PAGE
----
In the late 1960s and early 1970s, Phillip Griffiths and his collaborators undertook a study of period mappings and variation of Hodge structure. The motivating problems, which centered on the understanding of algebraic varieties and the algebraic cycles on them, came from algebraic geometry. However, the techiques used were transcendental in nature, drawing heavily on both Lie theory and hermitian differential geometry. Promising approaches were formulated to fundamental questions in the theory of algebraic curves, moduli theory, and the deep interaction between Hodge theory and algebraic cyles. Rapid progress on many fronts was made in the 1970s and 1980s, including the discovery of important connections to other fields, including Nevanlinna theory, integrable systems, rational homotopy theory, harmonic mappings, intersection cohomology, and superstring theory.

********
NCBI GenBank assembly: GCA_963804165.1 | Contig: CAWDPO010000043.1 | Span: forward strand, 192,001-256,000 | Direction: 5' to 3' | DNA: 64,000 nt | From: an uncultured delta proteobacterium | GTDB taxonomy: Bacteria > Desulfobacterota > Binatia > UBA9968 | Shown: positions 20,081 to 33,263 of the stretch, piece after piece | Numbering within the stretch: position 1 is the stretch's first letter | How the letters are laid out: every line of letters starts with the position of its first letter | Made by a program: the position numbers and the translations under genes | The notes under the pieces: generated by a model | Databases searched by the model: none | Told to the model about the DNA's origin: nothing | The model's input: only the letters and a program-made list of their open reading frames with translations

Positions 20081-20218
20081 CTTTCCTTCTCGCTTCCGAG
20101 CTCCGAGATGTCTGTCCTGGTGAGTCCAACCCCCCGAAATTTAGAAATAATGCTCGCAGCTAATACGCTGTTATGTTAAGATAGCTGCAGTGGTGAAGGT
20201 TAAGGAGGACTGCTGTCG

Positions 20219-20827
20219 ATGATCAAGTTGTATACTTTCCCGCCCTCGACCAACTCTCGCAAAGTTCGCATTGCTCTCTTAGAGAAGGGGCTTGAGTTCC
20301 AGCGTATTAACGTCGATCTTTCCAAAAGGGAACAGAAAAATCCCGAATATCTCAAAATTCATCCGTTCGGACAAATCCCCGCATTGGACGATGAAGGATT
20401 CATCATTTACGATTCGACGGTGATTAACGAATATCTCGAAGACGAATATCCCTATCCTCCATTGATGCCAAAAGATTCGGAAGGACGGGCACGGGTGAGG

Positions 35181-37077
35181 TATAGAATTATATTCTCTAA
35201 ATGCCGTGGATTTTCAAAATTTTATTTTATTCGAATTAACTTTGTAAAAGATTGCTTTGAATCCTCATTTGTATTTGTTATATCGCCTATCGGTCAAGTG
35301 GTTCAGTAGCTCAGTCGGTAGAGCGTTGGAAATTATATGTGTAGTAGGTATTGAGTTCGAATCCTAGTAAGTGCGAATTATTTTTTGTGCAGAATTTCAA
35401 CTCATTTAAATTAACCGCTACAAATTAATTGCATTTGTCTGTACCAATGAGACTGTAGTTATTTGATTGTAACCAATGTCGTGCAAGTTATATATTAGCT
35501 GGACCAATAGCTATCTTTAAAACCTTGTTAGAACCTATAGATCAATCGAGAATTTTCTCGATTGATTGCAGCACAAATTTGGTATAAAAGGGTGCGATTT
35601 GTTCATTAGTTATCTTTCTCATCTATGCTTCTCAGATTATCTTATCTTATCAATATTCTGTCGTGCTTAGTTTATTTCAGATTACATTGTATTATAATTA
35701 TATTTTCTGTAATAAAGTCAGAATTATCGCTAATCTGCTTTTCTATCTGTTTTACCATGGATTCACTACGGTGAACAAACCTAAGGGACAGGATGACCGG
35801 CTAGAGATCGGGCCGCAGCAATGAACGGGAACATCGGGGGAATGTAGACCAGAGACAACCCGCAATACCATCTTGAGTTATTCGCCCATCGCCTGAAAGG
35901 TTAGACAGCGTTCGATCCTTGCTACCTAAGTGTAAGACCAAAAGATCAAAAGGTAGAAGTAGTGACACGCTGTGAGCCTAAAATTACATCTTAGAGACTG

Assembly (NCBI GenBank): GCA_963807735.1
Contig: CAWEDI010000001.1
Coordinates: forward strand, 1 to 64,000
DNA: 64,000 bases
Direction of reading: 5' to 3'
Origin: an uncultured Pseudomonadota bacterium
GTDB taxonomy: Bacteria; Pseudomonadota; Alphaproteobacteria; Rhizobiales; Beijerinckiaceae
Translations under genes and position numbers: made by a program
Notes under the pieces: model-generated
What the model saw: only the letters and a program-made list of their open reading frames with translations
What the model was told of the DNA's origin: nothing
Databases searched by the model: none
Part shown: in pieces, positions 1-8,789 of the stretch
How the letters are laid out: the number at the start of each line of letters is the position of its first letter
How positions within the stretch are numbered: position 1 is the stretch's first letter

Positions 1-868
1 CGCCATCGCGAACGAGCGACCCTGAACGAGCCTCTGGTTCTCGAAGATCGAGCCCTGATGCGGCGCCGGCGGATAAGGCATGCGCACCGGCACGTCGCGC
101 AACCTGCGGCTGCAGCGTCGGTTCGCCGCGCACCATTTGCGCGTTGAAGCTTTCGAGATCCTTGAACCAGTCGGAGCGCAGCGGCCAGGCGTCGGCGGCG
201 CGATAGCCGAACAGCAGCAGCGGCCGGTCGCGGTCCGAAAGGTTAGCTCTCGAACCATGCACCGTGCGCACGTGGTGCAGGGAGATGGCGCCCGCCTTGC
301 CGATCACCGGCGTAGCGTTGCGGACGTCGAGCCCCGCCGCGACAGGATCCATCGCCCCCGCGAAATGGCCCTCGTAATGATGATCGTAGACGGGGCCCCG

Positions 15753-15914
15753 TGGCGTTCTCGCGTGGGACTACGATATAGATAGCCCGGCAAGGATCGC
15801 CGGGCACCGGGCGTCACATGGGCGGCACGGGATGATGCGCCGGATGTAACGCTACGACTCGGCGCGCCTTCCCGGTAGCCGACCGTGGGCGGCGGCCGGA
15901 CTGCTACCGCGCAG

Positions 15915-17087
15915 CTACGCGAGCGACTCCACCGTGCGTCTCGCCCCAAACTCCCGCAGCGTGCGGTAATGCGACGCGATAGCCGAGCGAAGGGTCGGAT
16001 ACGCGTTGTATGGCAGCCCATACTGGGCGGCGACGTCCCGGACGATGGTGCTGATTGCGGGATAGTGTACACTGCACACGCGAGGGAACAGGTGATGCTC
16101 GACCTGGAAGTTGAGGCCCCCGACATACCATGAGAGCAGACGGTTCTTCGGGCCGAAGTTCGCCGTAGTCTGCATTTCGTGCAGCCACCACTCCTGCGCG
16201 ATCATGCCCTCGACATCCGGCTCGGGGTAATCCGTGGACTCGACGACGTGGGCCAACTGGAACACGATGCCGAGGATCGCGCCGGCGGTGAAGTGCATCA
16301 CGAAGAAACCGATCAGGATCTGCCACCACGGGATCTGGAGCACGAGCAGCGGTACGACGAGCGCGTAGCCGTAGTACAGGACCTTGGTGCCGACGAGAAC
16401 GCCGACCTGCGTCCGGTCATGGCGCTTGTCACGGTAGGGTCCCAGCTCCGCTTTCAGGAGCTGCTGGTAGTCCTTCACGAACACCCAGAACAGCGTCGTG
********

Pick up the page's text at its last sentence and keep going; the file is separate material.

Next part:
Complex Geometry and Lie Theory
American Mathematical Society
Proceedings of Symposia in Pure Mathematics
Education & Reference